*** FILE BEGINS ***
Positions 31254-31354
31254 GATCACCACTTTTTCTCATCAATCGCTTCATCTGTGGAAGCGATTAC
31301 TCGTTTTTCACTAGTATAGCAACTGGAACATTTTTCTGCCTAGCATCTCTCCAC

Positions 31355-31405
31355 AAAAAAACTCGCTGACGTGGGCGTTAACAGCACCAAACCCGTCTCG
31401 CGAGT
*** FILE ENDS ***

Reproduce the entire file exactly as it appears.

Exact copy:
Positions 31254-31354
31254 GATCACCACTTTTTCTCATCAATCGCTTCATCTGTGGAAGCGATTAC
31301 TCGTTTTTCACTAGTATAGCAACTGGAACATTTTTCTGCCTAGCATCTCTCCAC

Positions 31355-31405
31355 AAAAAAACTCGCTGACGTGGGCGTTAACAGCACCAAACCCGTCTCG
31401 CGAGT